He preferred buzzers

Michael D. Gordin

  • Ivan Pavlov: A Russian Life in Science by Daniel Todes
    Oxford, 855 pp, £25.00, December 2014, ISBN 978 0 19 992519 3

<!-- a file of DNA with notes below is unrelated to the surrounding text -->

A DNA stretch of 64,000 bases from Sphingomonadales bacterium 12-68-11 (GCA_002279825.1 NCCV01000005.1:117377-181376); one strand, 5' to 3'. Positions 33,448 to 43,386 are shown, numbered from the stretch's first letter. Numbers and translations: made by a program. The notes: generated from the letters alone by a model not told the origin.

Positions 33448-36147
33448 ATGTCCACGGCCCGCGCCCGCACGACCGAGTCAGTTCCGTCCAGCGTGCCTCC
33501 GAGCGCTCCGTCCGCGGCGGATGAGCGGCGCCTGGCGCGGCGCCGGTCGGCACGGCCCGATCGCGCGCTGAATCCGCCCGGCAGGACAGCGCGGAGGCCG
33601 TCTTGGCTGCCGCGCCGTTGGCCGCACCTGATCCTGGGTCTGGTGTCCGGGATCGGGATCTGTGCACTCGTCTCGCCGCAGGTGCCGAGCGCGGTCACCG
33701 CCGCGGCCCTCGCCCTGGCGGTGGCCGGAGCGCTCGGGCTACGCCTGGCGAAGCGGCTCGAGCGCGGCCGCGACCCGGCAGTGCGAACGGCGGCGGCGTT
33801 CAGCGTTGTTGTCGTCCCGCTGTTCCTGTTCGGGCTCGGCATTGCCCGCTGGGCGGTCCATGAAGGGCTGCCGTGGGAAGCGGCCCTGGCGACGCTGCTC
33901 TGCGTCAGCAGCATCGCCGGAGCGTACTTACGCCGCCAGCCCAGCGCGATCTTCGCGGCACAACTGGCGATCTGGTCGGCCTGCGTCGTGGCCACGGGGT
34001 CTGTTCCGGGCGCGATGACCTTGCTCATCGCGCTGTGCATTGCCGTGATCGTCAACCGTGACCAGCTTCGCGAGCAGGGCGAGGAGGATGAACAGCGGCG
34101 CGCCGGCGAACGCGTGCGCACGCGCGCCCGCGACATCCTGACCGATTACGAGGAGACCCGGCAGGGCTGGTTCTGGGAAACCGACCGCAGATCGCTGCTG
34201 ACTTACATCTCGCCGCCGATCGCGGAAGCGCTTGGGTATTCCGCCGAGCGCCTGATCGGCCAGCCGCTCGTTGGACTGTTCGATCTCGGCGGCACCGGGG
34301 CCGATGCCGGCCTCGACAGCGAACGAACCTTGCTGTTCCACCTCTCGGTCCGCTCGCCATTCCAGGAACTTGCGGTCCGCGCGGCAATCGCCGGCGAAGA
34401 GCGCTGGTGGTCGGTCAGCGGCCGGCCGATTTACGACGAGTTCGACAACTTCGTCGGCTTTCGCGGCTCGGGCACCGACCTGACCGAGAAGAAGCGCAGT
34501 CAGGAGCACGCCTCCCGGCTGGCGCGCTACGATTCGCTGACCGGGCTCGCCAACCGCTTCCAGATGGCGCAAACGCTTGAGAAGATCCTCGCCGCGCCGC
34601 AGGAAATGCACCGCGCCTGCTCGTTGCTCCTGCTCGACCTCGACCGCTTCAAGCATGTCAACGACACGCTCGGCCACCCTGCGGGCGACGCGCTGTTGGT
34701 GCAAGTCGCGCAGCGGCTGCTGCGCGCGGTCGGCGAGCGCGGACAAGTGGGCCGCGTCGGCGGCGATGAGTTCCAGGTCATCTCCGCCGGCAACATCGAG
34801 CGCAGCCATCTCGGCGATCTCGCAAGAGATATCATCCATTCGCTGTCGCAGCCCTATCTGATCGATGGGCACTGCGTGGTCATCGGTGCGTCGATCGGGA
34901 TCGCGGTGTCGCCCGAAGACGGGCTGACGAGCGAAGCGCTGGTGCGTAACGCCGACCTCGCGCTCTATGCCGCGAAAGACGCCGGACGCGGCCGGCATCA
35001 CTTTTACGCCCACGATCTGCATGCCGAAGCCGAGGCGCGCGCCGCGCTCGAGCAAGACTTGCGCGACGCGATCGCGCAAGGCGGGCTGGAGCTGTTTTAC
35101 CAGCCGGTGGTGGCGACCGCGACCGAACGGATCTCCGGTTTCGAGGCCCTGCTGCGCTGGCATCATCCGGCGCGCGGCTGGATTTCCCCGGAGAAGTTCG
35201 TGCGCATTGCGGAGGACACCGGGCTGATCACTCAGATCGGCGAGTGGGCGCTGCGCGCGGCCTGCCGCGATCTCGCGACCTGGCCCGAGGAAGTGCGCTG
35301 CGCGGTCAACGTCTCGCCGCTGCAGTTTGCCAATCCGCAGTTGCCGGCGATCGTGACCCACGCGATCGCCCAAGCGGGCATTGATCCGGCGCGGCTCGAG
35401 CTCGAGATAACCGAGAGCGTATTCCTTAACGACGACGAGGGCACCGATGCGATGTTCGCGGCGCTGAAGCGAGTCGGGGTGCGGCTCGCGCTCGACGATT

It looked for a long time as if Ivan Petrovich Pavlov wouldn't amount to much as a scientist. On Pavlov's 40th birthday in 1889, as Daniel Todes notes in his magisterial biography, ‘an unsympathetic outsider might have described him as an ageing part-time lecturer and lab assistant whose only official position was Commissioned Physician at the Clinical Military Hospital, a scientist with grand notions who had just been passed over for two extremely rare professorships in his field.’ His own titanic self-confidence notwithstanding, who was going to back a scientist whose most creative years were probably behind him? Certainly not the bean counters who underwrote the risks of expensive laboratory research in imperial St Petersburg.

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